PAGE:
designations were a “nominal class rating.” This indicated
that the maximum service pressure of the valves and fittings
was established at the temperatures’ saturated steam.
If you review the valve or fitting manufacturer’s rating
chart, the pressure rating determined at the water service
temperature of 150ºF for a sprinkler/standpipe systems shows
a 125-pound class fitting equates to 175 psi maximum
pressure. Likewise, a 250-pound class fitting equates to a
400 psi maximum system pressure.
Hence, the industry has maintained the 175 psi as a
rating pressure for the testing and listing of sprinkler
Does this mean that a failure may occur if the rated
pressures are exceeded? Not really. The maximum pressure of
listed sprinkler components is used by testing agencies to
establish a common point for evaluation.
Sprinkler and standpipe components are further tested to
provide an additional safety factor of 2.5 times the listed
pressure for leakage and five times before burst.
The degree to which the design exceeds the rated pressure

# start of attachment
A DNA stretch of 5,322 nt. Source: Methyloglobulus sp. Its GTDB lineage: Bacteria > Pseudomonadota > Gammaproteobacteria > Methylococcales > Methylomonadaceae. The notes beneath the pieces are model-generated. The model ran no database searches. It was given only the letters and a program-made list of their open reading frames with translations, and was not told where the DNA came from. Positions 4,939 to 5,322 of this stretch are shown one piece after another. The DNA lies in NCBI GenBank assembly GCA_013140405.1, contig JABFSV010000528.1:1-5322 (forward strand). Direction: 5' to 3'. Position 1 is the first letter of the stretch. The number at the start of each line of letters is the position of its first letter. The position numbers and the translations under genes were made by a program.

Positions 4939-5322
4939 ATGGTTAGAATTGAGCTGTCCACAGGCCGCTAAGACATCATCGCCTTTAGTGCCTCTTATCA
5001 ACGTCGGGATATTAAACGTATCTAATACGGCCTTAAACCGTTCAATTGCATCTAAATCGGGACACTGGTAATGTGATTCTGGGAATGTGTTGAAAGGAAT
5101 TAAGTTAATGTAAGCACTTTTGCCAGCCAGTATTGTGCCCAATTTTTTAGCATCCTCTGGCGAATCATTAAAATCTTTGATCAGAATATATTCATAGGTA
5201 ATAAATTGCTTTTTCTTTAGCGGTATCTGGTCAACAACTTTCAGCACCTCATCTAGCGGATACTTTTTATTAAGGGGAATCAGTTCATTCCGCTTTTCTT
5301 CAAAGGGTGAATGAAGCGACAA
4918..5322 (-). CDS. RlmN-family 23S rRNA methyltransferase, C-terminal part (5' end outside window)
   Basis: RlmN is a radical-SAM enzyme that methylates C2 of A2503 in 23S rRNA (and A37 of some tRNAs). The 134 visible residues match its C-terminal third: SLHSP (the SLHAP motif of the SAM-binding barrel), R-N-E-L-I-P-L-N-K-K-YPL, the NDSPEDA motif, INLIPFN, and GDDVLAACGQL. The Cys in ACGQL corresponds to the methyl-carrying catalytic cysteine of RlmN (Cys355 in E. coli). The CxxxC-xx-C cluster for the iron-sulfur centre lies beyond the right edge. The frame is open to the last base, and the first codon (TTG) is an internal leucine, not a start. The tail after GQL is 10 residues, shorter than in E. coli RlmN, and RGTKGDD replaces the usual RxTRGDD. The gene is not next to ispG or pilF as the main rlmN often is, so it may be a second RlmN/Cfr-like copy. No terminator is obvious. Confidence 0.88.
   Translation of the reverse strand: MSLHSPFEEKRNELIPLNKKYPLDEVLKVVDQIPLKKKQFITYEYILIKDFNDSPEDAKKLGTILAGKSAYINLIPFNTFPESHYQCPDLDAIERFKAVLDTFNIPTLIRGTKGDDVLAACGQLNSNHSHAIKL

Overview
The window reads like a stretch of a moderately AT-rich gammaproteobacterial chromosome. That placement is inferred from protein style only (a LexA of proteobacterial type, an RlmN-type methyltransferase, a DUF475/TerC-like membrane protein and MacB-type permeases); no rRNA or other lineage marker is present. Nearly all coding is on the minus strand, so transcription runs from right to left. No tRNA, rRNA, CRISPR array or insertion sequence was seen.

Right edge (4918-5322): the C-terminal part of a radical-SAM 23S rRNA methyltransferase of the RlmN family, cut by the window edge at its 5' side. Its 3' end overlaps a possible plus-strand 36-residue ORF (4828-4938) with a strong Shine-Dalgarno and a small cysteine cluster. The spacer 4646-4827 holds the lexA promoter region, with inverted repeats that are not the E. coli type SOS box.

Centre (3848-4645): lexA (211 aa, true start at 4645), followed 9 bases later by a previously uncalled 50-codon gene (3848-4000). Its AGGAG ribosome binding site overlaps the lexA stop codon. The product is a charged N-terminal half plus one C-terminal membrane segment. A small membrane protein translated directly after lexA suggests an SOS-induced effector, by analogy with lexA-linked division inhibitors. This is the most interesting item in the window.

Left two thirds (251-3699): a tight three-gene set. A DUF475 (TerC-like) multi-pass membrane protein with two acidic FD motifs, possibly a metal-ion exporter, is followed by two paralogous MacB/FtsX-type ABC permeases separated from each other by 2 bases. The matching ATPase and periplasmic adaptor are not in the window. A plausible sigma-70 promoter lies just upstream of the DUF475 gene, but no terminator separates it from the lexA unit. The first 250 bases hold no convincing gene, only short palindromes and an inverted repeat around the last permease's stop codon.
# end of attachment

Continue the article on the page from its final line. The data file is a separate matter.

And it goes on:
of sprinkler components reduces the safety factor. This
becomes the discretion and judgment of the
engineer/designer. The engineer should consult with their
firm’s risk management officer regarding the advisability of
such a design. Of course, the authority having jurisdiction
must approve the design. A water damage lawsuit from a
single, failed sprinkler component that was exposed to
pressures exceeding the rated pressure of the component will
be costly to defend.
Fire pump tests normally start with the fire pump running
at the churn condition while pressure and motor readings are
being recorded. Then the 2-1/2-inch fire department valve
outlets are opened to show and document the readings at the
primary and secondary rating points. The pump is slowly
brought back to churn condition by closing the 2-1/2-inch
fire department valve outlets.
If all parts of the test were normal, the system is then
switched into automatic mode of operation for its intended
service. Remember, any sprinkler/standpipe system designed
to churn in excess of the maximum listed pressure of the
sprinkler component installed will be exposed to this higher
pressure during the operational life of the system. The
pressure will only be lowered for testing and maintenance.
Robert H. Thompson, CIPE
Robert H. Thompson, CIPE, has nearly 40 years of
plumbing and fire protection design experience and
has led design teams of prestigious consulting
engineering firms. He is the plumbing and fire
protection director at Mehandes Engineering P.C.,
a MEP/FP engineering firm that specializes in
commercial and high-rise residential projects.
Thompson pioneered the design of centralized hot
water supply and recirculation systems for high-rise
buildings that is the arrangement of choice in the
Chicago area. His e-mail address is